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Golders Green Parish Church – Newsletter

30 October 2020

Greetings from Sally :

How good to see those who came on Sunday and to be able to greet each other face to face (well nearly whole face anyway!). I know many are still shielding and are reticent about coming into a church building at the moment, which we all fully understand, but don’t think you are forgotten and not missed; we are thinking about each other and finding other ways of staying in contact so we can talk and exchange news. While all the required safeguards have been put in place and the church looks rather lovely in its spaciousness we all look forward to the time when we can worship freely together as a church community.

This week we have an article from the, Revd Charlotte. B, who has been asked by Bishop Rob to cover for our Sunday services from the 22nd November until Easter. We are very grateful to Bishop Rob and look forward to welcoming Charlotte from the end of November onwards.
So you know something about her ,Charlotte has written a piece for the newsletter about herself and her Ministry by way of an introduction.

Last week the “Church Times” contained a reflection from the Archbishops of Canterbury and York writing about the importance of faith and self-care in helping us to cope. It is entitled, “This is Turning a Sprint to a Marathon”. We reprint it with the permission of the paper and hope you find it helpful.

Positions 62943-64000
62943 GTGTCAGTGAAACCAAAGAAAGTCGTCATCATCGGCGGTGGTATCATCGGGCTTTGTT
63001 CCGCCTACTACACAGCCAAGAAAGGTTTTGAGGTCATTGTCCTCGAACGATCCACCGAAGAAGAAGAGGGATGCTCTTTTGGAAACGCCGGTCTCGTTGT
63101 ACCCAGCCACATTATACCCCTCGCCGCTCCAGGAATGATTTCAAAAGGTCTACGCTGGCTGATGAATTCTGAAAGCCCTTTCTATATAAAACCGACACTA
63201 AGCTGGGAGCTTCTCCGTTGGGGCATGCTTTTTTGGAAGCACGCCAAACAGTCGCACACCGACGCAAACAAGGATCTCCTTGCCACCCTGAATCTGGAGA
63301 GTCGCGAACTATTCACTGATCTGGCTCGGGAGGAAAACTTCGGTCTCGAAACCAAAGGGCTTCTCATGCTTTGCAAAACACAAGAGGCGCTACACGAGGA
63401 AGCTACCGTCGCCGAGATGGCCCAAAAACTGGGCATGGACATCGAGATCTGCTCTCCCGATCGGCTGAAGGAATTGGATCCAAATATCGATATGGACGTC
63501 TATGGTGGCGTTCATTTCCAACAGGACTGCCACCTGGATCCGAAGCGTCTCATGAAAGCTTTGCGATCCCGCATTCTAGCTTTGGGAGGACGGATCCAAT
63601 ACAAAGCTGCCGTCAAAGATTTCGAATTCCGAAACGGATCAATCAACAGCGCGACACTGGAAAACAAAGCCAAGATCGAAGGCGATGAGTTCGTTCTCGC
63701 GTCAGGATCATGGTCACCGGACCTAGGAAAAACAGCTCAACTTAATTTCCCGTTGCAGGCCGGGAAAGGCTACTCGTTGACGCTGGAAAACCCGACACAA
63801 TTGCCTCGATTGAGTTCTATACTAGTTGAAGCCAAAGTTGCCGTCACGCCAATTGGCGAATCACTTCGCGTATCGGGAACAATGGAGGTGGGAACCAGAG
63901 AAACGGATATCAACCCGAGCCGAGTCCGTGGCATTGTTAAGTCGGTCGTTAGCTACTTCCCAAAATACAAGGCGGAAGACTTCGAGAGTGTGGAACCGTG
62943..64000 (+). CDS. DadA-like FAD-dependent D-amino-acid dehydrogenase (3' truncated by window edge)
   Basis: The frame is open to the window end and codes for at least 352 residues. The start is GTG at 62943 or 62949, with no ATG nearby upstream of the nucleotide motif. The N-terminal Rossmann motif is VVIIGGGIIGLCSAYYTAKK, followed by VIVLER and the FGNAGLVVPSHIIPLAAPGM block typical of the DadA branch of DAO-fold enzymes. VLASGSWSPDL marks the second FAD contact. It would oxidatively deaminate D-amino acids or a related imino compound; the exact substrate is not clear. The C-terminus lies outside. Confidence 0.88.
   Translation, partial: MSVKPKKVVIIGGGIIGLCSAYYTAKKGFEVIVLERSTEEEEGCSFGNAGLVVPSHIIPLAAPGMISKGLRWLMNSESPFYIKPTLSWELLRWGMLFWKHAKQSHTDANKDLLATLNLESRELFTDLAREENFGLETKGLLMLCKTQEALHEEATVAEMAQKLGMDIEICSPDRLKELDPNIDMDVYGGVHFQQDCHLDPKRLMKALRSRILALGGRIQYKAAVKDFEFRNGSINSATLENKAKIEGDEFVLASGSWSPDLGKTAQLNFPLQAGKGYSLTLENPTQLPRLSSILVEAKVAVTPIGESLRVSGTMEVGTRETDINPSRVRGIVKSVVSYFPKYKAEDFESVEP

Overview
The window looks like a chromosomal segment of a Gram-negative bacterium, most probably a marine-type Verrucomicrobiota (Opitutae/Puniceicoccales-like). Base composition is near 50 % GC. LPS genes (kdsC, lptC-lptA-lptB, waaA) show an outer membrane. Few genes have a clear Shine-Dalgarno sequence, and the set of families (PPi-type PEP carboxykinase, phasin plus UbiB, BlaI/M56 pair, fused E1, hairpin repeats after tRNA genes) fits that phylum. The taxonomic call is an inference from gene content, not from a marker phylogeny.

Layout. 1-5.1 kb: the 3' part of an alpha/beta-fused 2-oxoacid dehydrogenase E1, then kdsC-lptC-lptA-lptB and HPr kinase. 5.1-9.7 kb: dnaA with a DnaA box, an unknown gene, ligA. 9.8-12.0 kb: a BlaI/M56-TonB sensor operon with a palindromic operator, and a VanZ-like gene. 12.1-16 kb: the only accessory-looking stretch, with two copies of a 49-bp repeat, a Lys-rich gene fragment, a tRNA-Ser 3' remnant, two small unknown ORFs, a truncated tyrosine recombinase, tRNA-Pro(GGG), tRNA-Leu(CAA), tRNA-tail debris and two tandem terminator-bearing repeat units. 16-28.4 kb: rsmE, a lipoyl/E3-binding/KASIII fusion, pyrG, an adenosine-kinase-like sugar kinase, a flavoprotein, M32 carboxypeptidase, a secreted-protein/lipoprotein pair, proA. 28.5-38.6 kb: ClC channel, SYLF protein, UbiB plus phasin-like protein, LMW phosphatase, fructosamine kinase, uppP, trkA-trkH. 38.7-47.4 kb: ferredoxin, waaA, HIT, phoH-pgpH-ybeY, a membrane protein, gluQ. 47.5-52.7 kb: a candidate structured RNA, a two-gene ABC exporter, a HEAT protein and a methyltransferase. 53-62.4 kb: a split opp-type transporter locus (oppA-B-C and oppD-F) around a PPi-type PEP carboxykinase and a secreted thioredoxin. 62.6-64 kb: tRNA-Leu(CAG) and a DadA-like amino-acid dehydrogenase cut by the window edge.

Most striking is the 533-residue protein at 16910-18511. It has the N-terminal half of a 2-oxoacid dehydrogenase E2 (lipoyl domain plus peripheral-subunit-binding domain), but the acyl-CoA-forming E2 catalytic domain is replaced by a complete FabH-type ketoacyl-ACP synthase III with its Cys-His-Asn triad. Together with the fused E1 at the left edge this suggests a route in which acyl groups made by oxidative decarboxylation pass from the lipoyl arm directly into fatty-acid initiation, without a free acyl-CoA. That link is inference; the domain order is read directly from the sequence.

Finally, at the end there is a prayer from the Franciscan Community that seems so right for our time with its turbulence, anxiety, injustice and constant wondering what we can do to make things improve for others as well as ourselves.


About myself by Reb Charlotte

I was delighted when Bishop Rob asked me to provided Sunday cover at Golders Green Parish Church whilst you are in vacancy. To my shame I had never been in the church before, though driven past it many times, so it was really good to come inside the building when I came to meet Sally & Tony last week and see the magnificent reordering.

I grew up in Abbots Langley in Hertfordshire. The first person who came to visit me in hospital after I was born was our vicar, so I was quite literally a cradle Anglican! Although I expressed an intention to be ordained whilst I was in primary school, that ambition was juxtaposed with aspirations to be a ballet dancer and an MP, so I don’t think anyone – least of all me – took it seriously. It was only when studying theology at university that I really began to consider whether God was calling me to be a priest. I was ordained in 2010 and served my curacy at St John the Baptist, Barnet, so came to Golders Green many times to conduct funerals in the crematorium – in fact I conducted a funeral for the first time there. I seem to recall that the button on the officiant’s stall for the coffin to slide through the doors jammed, and the coffin kept disappearing and reappearing again. Luckily the family didn’t mind and said the deceased would have found it hilarious.

For the past 7 years I have been Chaplain to UCL, which has been a fascinating place to work. Some of you may know of its nickname, ‘that Godless Institution in Gower Street’, which was coined soon after its founding, by a writer who was horrified that a university had been set up with a secular foundation and no chapel on the campus. It was founded in 1826 when the only people who could receive a university education were male Anglicans, so the founders of UCL wanted to provide a place where people of all faiths – and none – could receive an education. Because of this over the past seven years I’ve often argued that UCL is the most religious of all the universities, given that it was founded to be a place where religious belief could be practiced and expressed openly.